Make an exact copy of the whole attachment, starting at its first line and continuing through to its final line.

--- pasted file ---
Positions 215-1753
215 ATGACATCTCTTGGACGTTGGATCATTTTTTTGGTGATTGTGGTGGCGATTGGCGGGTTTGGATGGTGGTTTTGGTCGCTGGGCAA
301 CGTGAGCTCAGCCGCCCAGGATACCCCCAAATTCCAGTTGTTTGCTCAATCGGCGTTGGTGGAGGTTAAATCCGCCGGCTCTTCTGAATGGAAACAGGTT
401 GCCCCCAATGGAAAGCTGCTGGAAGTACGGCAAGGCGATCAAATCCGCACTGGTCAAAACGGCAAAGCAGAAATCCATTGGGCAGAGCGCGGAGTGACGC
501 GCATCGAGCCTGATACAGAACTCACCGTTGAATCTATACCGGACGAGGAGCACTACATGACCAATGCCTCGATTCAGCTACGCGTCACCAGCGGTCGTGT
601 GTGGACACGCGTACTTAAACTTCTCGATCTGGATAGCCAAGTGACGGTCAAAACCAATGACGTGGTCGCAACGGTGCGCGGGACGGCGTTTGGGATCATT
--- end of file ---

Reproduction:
Positions 215-1753
215 ATGACATCTCTTGGACGTTGGATCATTTTTTTGGTGATTGTGGTGGCGATTGGCGGGTTTGGATGGTGGTTTTGGTCGCTGGGCAA
301 CGTGAGCTCAGCCGCCCAGGATACCCCCAAATTCCAGTTGTTTGCTCAATCGGCGTTGGTGGAGGTTAAATCCGCCGGCTCTTCTGAATGGAAACAGGTT
401 GCCCCCAATGGAAAGCTGCTGGAAGTACGGCAAGGCGATCAAATCCGCACTGGTCAAAACGGCAAAGCAGAAATCCATTGGGCAGAGCGCGGAGTGACGC
501 GCATCGAGCCTGATACAGAACTCACCGTTGAATCTATACCGGACGAGGAGCACTACATGACCAATGCCTCGATTCAGCTACGCGTCACCAGCGGTCGTGT
601 GTGGACACGCGTACTTAAACTTCTCGATCTGGATAGCCAAGTGACGGTCAAAACCAATGACGTGGTCGCAACGGTGCGCGGGACGGCGTTTGGGATCATT